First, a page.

Europe has been rocked by the horsemeat scandal of late and many consumers are scratching their heads and asking “how can retailers not know what’s in their products?”
The damage to some brands will take a very long time to repair as millions of products are withdrawn and consumer confidence takes a dive.
This raises an important question for any large organization, retailer or otherwise – can you really trust your suppliers? What can you do to improve that trust?
I’ve cited numerous cases of fraud on this blog and these have often involved suppliers. As your organization grows in size and complexity it’s often more difficult to discover these breaks in trust.
In one utilities organization, we found scores of contracts that were effectively dormant but the suppliers were still submitting a variety of fees throughout the year. The route to discovering these issues lay, as ever, in the quality of the data on offer. By bringing together disparate datasets and viewing the information from a completely different angle, we were able to build up a much clearer picture of supplier trust.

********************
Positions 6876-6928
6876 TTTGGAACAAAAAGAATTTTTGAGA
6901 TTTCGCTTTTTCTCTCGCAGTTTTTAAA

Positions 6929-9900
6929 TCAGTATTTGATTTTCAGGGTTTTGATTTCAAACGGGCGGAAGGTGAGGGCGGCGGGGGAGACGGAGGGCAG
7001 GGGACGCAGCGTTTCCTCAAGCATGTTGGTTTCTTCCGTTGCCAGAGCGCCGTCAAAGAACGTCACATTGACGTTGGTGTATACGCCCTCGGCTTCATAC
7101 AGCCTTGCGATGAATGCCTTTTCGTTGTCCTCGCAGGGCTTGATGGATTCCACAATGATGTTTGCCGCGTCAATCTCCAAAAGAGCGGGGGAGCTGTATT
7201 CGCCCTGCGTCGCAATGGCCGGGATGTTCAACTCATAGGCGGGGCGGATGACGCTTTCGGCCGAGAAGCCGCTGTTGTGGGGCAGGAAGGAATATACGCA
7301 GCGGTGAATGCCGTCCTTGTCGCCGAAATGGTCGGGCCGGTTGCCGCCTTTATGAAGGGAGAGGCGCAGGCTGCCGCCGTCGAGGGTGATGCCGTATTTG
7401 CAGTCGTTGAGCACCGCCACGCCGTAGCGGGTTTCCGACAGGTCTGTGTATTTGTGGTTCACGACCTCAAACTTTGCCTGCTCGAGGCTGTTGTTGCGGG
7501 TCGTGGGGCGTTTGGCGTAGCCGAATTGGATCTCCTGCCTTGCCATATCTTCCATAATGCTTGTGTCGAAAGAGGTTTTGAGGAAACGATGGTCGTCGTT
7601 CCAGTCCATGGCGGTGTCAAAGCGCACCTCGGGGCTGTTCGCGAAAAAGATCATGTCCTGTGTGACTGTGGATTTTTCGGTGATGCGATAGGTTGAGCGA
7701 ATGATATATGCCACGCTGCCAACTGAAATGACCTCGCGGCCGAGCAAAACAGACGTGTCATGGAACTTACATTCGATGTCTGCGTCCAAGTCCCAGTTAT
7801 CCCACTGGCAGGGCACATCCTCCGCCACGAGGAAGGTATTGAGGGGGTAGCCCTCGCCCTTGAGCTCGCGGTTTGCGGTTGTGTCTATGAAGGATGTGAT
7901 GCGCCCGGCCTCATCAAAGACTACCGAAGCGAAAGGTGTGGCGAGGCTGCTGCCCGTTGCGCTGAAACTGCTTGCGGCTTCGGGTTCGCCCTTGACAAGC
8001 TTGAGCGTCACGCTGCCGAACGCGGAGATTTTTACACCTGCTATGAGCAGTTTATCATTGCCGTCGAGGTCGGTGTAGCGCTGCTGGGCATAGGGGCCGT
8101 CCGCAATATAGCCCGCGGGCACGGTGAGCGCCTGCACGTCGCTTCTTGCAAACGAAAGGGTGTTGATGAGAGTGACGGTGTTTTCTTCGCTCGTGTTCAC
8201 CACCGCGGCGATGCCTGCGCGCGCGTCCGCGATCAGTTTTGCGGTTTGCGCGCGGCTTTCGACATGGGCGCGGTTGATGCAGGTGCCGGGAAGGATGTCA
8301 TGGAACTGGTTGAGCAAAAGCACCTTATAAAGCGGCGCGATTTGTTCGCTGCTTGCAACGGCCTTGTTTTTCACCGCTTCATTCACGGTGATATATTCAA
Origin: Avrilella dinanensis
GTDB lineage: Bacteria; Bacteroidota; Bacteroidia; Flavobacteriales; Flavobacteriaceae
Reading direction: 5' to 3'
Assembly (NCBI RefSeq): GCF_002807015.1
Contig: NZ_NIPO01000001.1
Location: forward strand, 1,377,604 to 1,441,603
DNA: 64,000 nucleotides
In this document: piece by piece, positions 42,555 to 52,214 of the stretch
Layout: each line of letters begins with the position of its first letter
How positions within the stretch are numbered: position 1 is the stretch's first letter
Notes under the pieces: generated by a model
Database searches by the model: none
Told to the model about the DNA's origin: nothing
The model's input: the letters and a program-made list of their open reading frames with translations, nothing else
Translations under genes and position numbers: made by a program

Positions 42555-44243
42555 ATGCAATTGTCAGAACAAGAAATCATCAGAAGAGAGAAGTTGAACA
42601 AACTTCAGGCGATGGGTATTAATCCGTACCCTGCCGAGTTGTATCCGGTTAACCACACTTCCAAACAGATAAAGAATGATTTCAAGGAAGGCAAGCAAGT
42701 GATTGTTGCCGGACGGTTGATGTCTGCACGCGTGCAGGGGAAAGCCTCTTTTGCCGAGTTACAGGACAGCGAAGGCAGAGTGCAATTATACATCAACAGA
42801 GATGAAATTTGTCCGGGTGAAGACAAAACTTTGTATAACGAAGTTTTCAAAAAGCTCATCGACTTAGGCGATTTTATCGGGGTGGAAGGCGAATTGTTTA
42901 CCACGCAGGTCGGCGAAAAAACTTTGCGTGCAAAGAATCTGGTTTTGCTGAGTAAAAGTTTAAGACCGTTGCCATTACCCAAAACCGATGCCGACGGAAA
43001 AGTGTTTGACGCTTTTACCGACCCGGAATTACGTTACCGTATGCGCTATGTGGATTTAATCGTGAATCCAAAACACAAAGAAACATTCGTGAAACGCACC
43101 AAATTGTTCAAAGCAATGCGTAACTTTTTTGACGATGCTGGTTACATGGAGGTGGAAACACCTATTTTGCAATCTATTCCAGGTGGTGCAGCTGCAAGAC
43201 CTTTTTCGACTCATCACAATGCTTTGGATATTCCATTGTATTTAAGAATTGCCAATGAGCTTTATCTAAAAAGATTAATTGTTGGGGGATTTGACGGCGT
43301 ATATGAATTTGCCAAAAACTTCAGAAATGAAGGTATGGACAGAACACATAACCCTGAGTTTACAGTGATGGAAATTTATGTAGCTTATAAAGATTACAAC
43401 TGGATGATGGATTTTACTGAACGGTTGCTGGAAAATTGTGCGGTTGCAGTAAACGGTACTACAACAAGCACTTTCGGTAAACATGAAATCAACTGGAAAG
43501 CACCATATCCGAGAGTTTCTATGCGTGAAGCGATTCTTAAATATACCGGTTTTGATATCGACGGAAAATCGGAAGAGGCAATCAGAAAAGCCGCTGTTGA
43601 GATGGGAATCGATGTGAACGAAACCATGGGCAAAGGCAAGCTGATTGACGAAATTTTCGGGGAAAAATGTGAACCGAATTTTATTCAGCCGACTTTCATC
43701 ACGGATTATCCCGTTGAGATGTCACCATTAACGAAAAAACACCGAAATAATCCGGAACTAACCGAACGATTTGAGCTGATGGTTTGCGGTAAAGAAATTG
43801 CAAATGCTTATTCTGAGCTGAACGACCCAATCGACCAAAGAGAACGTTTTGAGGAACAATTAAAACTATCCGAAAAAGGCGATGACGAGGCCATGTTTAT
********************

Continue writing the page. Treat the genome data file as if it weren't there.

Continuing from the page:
Of course external data can help even more in this situation. Credit ratings, court notices, annual accounts – there is so much data available than can be used to enrich your perspective of a supplier yet it’s so rarely used.
As the horsemeat scandal has shown us, you can’t become too complacent when your business is built upon a sound supplier network.
What data do you have at your fingertips right now that measures trust in your suppliers? Is it enough? Where could you improve? All important questions but so often very few answers.